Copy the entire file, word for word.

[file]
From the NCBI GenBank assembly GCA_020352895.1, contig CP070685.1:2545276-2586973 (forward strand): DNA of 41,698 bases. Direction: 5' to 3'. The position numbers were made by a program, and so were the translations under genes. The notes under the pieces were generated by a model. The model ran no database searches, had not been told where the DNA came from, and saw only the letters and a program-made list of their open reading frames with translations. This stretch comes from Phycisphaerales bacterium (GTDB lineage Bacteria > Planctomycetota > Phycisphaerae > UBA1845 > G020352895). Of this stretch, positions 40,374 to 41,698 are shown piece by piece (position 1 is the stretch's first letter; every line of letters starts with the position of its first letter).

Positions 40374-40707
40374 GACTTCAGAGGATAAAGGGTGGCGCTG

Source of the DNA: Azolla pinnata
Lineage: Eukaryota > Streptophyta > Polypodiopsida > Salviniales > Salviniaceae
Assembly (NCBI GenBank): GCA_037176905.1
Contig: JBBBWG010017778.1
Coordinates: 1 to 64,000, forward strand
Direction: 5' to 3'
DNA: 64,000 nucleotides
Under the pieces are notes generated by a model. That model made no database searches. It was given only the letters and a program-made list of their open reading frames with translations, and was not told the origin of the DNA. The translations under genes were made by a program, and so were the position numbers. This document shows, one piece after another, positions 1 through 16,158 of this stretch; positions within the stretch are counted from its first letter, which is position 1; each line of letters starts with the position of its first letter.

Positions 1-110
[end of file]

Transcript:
From the NCBI GenBank assembly GCA_020352895.1, contig CP070685.1:2545276-2586973 (forward strand): DNA of 41,698 bases. Direction: 5' to 3'. The position numbers were made by a program, and so were the translations under genes. The notes under the pieces were generated by a model. The model ran no database searches, had not been told where the DNA came from, and saw only the letters and a program-made list of their open reading frames with translations. This stretch comes from Phycisphaerales bacterium (GTDB lineage Bacteria > Planctomycetota > Phycisphaerae > UBA1845 > G020352895). Of this stretch, positions 40,374 to 41,698 are shown piece by piece (position 1 is the stretch's first letter; every line of letters starts with the position of its first letter).

Positions 40374-40707
40374 GACTTCAGAGGATAAAGGGTGGCGCTG

Source of the DNA: Azolla pinnata
Lineage: Eukaryota > Streptophyta > Polypodiopsida > Salviniales > Salviniaceae
Assembly (NCBI GenBank): GCA_037176905.1
Contig: JBBBWG010017778.1
Coordinates: 1 to 64,000, forward strand
Direction: 5' to 3'
DNA: 64,000 nucleotides
Under the pieces are notes generated by a model. That model made no database searches. It was given only the letters and a program-made list of their open reading frames with translations, and was not told the origin of the DNA. The translations under genes were made by a program, and so were the position numbers. This document shows, one piece after another, positions 1 through 16,158 of this stretch; positions within the stretch are counted from its first letter, which is position 1; each line of letters starts with the position of its first letter.

Positions 1-110